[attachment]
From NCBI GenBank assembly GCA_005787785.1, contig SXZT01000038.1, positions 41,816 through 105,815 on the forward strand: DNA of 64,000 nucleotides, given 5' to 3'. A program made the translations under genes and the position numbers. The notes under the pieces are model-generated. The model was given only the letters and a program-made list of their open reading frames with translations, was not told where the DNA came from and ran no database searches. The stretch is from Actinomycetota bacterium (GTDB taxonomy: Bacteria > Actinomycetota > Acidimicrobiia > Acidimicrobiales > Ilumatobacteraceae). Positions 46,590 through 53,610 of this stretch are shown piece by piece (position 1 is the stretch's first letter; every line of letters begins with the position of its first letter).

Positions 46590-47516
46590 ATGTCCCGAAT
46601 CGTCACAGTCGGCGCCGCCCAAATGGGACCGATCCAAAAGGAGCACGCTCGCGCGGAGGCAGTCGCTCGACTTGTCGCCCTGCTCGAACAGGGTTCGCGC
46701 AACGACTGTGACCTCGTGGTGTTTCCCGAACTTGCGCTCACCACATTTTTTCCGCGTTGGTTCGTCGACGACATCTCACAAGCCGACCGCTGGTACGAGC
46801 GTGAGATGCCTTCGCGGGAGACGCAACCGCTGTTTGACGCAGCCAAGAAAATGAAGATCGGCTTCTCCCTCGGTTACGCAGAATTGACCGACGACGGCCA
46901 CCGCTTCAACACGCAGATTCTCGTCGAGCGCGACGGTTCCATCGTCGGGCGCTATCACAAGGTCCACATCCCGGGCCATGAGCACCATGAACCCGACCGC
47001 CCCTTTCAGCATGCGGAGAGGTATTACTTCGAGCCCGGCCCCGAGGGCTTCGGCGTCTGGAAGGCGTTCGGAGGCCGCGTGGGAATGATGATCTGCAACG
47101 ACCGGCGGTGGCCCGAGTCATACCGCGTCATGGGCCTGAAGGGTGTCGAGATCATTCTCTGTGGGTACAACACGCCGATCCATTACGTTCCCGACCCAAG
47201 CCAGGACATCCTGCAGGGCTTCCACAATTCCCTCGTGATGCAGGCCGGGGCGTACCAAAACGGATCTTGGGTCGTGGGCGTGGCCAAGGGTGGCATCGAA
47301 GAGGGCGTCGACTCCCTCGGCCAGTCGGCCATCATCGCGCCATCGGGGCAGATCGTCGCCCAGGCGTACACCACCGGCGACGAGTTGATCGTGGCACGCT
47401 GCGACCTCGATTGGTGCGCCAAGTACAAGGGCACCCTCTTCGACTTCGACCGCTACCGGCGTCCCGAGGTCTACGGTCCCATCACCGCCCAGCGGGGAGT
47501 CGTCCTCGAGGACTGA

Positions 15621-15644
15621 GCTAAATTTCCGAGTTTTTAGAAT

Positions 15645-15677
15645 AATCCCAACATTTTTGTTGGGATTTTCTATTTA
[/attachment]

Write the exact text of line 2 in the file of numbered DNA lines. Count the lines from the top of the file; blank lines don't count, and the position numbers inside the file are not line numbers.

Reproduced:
Positions 46590-47516